department can be performed on the
1999, 2001, 2003, or 2005 editions of the
directory. In both types of search, keywords can be entered and categories
Figure 1. Standard search mask of the GDCh RTG.
2006 Wiley-VCH Verlag GmbH & Co. KGaA, Weinheim
Angew. Chem. Int. Ed. 2006, 45, 3202 – 3203
Angewandte
Chemie
Figure 2. Faculty search mask of the ACS DGR.
selected in a variety of fields, allowing
very specific searches. For example, the
faculty search page includes the fields
“academic rank”, “state”, “graduated
from”, “year of birth”, and “gender”.
A search of either database results in
a list of researchers or institutions with
links to their complete records. In the
RTG, the information compiled for
researchers is organized into five sections (personal data, career, research
fields, co-workers, and publications),
each in a different frame. Similarly, the
information compiled for academic
institutions is organized into four sections (faculty information, institutes,
addresses, and programs of study).
Unfortunately, many of the records are
incomplete at this stage in the development of the database. Although the
headings have been translated into English, making navigation possible without
knowledge of German, most of the text
in the records is in German only.
In the DGR, the data record for
each researcher (contact information,
degrees received, postdoctoral appointments, research areas, research interests,
Angew. Chem. Int. Ed. 2006, 45, 3202 – 3203
research publications, and theses) or
academic department (contact information, related links, department information, degrees offered, faculty, departmental statistical data) is presented in a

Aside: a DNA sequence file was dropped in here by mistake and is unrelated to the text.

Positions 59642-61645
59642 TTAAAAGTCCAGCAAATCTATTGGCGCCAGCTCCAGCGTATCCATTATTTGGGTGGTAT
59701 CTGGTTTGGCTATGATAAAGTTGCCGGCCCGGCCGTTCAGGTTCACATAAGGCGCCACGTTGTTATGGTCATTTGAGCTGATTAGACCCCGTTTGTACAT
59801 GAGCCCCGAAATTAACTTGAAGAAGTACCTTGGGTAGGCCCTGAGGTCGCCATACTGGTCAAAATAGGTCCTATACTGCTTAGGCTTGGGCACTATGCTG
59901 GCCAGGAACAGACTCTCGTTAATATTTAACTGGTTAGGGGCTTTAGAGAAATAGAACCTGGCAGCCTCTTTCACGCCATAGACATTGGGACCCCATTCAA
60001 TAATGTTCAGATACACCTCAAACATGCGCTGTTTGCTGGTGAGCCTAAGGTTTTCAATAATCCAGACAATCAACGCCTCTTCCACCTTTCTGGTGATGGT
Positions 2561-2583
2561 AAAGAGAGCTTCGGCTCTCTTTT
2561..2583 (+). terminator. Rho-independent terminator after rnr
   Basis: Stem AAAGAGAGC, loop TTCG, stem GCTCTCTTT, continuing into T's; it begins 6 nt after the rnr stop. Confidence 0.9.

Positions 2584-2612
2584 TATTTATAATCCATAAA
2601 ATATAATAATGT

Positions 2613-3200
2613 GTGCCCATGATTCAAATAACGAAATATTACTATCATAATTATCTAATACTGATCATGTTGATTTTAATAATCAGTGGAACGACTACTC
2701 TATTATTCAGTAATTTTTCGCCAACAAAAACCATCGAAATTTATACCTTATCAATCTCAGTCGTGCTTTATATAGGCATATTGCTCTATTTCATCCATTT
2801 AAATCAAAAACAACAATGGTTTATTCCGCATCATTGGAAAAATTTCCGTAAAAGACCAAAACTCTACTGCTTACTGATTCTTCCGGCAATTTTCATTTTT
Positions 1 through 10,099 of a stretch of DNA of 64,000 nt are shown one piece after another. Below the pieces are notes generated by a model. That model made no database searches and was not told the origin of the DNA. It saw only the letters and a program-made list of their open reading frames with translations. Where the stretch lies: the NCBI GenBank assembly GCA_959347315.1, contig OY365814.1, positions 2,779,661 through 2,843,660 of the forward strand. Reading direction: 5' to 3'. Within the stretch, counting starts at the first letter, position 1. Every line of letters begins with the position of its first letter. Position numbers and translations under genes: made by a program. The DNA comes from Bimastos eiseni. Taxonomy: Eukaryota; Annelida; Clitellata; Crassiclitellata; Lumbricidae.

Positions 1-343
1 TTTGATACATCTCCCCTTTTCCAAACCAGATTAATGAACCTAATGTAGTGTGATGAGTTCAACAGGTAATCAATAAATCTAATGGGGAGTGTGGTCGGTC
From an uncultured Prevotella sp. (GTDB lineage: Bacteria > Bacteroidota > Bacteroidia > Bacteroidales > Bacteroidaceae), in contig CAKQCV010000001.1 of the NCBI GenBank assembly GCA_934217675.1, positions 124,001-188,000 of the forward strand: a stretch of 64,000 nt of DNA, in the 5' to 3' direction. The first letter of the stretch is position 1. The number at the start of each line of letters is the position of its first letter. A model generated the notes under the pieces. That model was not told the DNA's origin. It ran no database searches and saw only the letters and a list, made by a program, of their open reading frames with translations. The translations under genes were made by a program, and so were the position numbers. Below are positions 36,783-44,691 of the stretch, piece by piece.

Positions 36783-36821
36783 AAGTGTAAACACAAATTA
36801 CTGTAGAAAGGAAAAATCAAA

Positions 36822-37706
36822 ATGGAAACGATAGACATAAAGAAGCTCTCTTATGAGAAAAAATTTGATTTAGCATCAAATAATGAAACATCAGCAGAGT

single page. This format provides a clear
visual summary of the person or institution. Although the data records are
generally more complete than those of
the RTG, some entries are also missing
in the DGR.
To test the utility of the two directories, I put myself in the shoes of a
student looking for a potential research
supervisor in the area of molecular
magnetism. Initially, I searched for the
term “molecular magnetism” using the
English version of the standard search
mask of the RTG. Unfortunately, this
simple search yielded no results. I briefly
explored the “research fields” catalogue, but did not find an appropriate
category for this multidisciplinary field.
I therefore tried another keyword
search using the broader term “magnetism”, which produced a list of five
researchers. By viewing the results in
terms of “research topics” rather than
“persons”, I could easily identify that
one of the researchers was active in the
field of “molekularer Magnetismus”. A
subsequent search using the German
term led to two hits. The data records for
both researchers contained their full
contact details, including working links
to web pages, and brief descriptions of
their research interests, but little else.
Using a similar approach, I searched
the DGR by entering the term “molecular magnetism” in the “specific
research” field of the faculty search
page. A list of eight researchers was
returned, and by clicking on their names,
the researchers relatively complete
data records could be accessed. All
contained contact information, as well
as listings of their degrees, research
interests, and publications, but only
one contained a working link to the
researchers external web page.
Despite some minor shortcomings,
both the RFG and the DGR are effective means for locating researchers or
academic institutions. The database
searches provide rapid access to detailed
information (provided the data records
are complete), and if additional information is desired, the e-mail addresses
and links (provided they are working)
contained in the data records can be
used. These directories are particularly
valuable tools for students considering
graduate research, but are also useful
for anyone looking for a contact with
expertise in a chemistry-related field. It
would be a great benefit if, in this truly
international world of science, more
“local” communities would provide similar directories, ideally in English.
Allison Mills
Wiley-VCH, Weinheim (Germany)
DOI: 10.1002/anie.200601545
2006 Wiley-VCH Verlag GmbH & Co. KGaA, Weinheim
For more information, visit:
http://www.gdch.de/fofue
and
http://dgr.rints.com/
www.angewandte.org